If you suspect that your spouse is, or may soon attempt to spy on you, or, alternatively, if you are thinking of spying on your spouse, you should contact an attorney immediately. Engaging in illegal methods of spying could not only be devastating from an emotional standpoint – it could also expose you to serious legal liability, which is the last thing you need as you contemplate divorce.
What the Law Says About Spying
Legally, from both a federal and state perspective, spying on your spouse is simply not a good idea. Indeed, both federal laws, and the laws of the state of North Carolina prohibit many commonly used methods of spying on one’s spouse. It is important to have a basic understanding of these laws in order to know what activities could potentially expose you – or your spouse – to liability.
The Electronic Communications Privacy Act and the Stored Wire and Electronic Communications Act are federal laws that apply to spying, and which are commonly referred to jointly as the Electronic Communications Privacy Act. Initially enacted in 1968, these laws were created to ban wiretapping of telephone line, but have continually evolved with changing times. Today, the law applies to such varied methods of digital communication as emails, cell phones, voicemails, text messaging, online chats, voiceover IP, and more.
Broadly speaking, the ECPA makes it illegal to record or eavesdrop on communications that your spouse makes without his or her consent. This would include wiretapping phone lines, installing spyware on a spouse’s computer without their knowledge, “hacking” into your spouse’s email account, and other similar activities taken without the spouse’s knowledge for the purpose of intercepting their communications.
Certainly, if your spouse authorizes you to read or listen to their communications then legality is not a concern. Unfortunately, however, what constitutes “authorization” can be somewhat of a gray area. These matters are best discussed with a knowledgeable and experienced attorney who understands the law and how it might apply to your particular circumstances, as courts decide these matters on a case-by-case basis. Generally, however, to determine whether your access to your spouse’s communications is likely to be considered “authorized” or not, is to ask yourself whether the actions you’re taking feel like an invasion of your spouse’s privacy. If the answer is yes, it would be best to avoid taking them.
North Carolina has its own act that addresses the interception of wire, oral, or electronic communications, known as the North Carolina Electronic Surveillance Act. This act addresses much of the same information as its federal counterpart, and makes it illegal to intercept your spouse’s communications – whether over the phone or electronically – without their consent.
In addition to these laws, those who are considering spousal spying should also be aware that North Carolina recognizes several tort claims that are also applicable to activities like spying. These causes of action are intended to protect privacy. One of those is known as “Intrusion upon Seclusion,” which essentially means that invasion of privacy is recognized in North Carolina as grounds for a lawsuit. In such a lawsuit, one spouse would assert that the other intentionally intruded into their private affairs, and that a reasonable person would find the intrusion highly offensive.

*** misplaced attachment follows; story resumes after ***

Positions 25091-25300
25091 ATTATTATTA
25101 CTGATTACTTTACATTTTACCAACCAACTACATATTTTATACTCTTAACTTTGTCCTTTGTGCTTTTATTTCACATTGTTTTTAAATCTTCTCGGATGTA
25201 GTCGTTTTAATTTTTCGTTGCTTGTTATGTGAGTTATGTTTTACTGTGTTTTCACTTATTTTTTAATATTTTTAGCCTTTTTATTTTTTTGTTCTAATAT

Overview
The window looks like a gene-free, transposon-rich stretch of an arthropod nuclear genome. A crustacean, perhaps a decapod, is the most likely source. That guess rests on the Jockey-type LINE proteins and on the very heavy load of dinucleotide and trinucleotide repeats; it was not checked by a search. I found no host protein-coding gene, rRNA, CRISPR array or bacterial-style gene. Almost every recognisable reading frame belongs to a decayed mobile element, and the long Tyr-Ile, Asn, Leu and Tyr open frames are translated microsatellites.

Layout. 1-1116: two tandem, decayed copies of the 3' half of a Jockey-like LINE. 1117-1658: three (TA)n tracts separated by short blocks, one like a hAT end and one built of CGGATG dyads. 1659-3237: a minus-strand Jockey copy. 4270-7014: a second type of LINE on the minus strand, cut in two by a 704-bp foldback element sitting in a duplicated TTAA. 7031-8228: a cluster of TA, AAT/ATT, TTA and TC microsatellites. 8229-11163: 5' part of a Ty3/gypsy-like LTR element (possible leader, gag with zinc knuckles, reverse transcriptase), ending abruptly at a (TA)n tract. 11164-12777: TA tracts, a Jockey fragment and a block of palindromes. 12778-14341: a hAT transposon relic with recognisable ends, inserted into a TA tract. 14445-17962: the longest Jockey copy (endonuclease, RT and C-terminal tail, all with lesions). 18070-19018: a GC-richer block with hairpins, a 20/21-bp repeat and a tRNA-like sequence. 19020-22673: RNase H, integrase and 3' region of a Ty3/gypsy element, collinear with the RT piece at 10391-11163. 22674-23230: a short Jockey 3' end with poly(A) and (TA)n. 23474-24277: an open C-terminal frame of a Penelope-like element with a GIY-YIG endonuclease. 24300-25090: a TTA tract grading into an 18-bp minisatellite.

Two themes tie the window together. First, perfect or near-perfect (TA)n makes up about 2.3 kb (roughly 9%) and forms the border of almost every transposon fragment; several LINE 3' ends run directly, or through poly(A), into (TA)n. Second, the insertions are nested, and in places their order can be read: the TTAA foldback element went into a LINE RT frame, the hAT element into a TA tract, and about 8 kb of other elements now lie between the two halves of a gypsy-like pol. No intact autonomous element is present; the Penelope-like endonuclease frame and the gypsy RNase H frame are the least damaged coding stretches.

In order for such a claim to be successful, the intrusion does not necessarily have to be a physical intrusion – certainly, it could include hacking into an email account or bugging a phone. Physical intrusions qualify as well, however – placing a GPS tracking on a car without knowledge or permission, for example, might suffice to bring this type of claim as well.
North Carolina also recognizes other torts that could apply depending on the details of the situation, and consultation with an attorney to better understand the details of those laws would be a wise course of action.
Seek Legal Advice Before Spying
Without question, spying on a spouse can be tempting – particularly if you suspect your spouse of hiding hurtful or harmful behaviors. If you have reached a point in your marriage where you are seriously contemplating divorce, it is understandable to want to obtain information that will confirm or disprove your suspicions. Certainly, in some situations, evidence of inappropriate behavior can be helpful to your case during divorce proceedings, as we’ll discuss later in this guide. It is important to collect that information in the right way, though, and an attorney who understands the law can advise you as to how best to go about doing that in a legal manner. Consulting an attorney prior to taking any action that might be questionable or reflect poorly on you in a future divorce proceeding is always a wise decision, and we would encourage anyone contemplating spying to take that important step first.
In essence, after all of the foregoing factors are considered, our advice to those who are contemplating divorce would be this: Truly take the time you need to think through your decision in the most thorough manner possible. Divorce is a life-changing decision. That’s not to say that it might not be the right one, but it is a decision that certainly should not be made in haste, or from a place of intense emotion that might later subside. Truly think through your emotions, envision your future, and consider the practical realities of what divorce means. As you’re doing so, be careful not to take other actions – spying, having affairs, or engaging in other behaviors – that might be detrimental to you in future divorce proceedings. Doing so puts you on the best footing to go forward down whatever path you ultimately decide is best.
If you need to speak with an experienced family law attorney, please contact Adkins Law to arrange a consultation.